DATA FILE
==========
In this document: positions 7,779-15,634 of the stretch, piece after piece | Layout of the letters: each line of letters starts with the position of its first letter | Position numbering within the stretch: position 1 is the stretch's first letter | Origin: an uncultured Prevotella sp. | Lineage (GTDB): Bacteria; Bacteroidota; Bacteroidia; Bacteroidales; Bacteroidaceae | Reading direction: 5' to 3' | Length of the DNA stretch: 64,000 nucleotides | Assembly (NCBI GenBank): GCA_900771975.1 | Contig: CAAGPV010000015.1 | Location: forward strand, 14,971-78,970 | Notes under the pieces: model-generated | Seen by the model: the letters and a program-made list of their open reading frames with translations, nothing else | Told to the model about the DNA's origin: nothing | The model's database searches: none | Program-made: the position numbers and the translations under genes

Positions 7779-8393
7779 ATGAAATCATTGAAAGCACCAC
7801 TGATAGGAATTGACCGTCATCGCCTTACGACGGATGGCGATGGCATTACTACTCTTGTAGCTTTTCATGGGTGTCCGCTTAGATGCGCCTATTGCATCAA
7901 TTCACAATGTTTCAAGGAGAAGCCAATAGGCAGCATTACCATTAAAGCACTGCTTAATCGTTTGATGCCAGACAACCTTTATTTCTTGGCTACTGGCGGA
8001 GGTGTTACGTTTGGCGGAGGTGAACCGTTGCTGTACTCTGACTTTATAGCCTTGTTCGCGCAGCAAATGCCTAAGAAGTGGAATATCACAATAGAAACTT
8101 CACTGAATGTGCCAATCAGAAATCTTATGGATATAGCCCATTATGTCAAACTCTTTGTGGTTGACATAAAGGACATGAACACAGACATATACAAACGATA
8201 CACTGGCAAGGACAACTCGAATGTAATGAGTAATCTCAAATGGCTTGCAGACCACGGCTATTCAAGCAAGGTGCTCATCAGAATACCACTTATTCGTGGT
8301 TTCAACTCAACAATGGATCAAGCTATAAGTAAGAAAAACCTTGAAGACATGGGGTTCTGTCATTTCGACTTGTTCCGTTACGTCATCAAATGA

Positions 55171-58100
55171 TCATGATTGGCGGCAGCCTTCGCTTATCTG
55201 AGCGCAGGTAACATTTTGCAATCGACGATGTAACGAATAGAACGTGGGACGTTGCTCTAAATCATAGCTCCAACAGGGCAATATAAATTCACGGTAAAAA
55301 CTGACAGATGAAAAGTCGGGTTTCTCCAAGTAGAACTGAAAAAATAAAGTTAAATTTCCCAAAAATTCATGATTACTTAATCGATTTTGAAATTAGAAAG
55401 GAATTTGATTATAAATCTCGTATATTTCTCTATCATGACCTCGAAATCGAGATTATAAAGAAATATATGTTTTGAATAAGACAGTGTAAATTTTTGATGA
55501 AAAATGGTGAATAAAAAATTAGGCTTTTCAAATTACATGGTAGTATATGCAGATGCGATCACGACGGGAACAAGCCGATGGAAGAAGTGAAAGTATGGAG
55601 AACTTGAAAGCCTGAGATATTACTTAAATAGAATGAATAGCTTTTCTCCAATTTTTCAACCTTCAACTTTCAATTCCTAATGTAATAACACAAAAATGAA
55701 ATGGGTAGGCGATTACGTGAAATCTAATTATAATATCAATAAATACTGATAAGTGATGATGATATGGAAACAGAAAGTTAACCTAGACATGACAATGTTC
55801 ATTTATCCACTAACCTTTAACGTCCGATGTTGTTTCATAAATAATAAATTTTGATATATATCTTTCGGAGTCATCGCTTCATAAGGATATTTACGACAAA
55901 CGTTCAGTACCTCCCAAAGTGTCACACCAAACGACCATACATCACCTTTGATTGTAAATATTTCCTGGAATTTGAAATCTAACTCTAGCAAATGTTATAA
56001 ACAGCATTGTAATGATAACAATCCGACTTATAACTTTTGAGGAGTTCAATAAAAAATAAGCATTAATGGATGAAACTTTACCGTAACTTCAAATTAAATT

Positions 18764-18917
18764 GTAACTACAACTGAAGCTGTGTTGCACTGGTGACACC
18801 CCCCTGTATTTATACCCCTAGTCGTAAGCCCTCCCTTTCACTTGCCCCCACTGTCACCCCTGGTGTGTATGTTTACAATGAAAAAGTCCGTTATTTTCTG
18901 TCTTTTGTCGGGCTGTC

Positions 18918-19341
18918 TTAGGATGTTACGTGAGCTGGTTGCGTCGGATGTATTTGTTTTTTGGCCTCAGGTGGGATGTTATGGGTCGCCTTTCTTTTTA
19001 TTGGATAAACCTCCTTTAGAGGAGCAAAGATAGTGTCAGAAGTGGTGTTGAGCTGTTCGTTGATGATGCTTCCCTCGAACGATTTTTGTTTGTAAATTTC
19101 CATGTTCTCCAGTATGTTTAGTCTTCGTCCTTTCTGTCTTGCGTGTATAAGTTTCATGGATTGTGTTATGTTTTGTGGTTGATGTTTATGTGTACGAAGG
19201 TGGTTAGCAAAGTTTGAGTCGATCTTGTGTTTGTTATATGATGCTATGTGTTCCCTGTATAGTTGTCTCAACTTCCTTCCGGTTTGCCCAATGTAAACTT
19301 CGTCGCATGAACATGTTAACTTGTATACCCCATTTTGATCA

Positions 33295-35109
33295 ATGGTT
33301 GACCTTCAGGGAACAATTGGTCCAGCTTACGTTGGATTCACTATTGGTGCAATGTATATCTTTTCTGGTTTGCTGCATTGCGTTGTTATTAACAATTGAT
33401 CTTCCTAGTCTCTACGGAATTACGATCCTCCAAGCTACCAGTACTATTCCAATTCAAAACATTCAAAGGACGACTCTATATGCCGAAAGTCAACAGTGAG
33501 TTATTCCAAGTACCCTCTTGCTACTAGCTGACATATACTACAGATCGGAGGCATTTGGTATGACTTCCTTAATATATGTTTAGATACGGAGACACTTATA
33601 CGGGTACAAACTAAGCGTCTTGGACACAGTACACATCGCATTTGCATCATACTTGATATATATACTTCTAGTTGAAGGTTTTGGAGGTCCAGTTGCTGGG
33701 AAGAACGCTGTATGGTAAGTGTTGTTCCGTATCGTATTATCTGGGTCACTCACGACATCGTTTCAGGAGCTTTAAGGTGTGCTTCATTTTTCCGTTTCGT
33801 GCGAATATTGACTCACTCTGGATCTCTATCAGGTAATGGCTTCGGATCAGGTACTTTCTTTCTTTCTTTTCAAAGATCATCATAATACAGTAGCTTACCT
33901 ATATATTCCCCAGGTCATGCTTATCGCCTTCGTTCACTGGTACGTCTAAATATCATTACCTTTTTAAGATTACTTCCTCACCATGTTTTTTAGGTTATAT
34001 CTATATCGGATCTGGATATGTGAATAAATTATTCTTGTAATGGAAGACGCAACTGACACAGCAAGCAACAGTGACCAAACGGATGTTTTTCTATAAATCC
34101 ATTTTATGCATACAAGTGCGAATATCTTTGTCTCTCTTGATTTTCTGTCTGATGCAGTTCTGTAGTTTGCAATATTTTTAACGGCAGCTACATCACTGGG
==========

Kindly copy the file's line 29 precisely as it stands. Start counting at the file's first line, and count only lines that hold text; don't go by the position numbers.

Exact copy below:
19201 TGGTTAGCAAAGTTTGAGTCGATCTTGTGTTTGTTATATGATGCTATGTGTTCCCTGTATAGTTGTCTCAACTTCCTTCCGGTTTGCCCAATGTAAACTT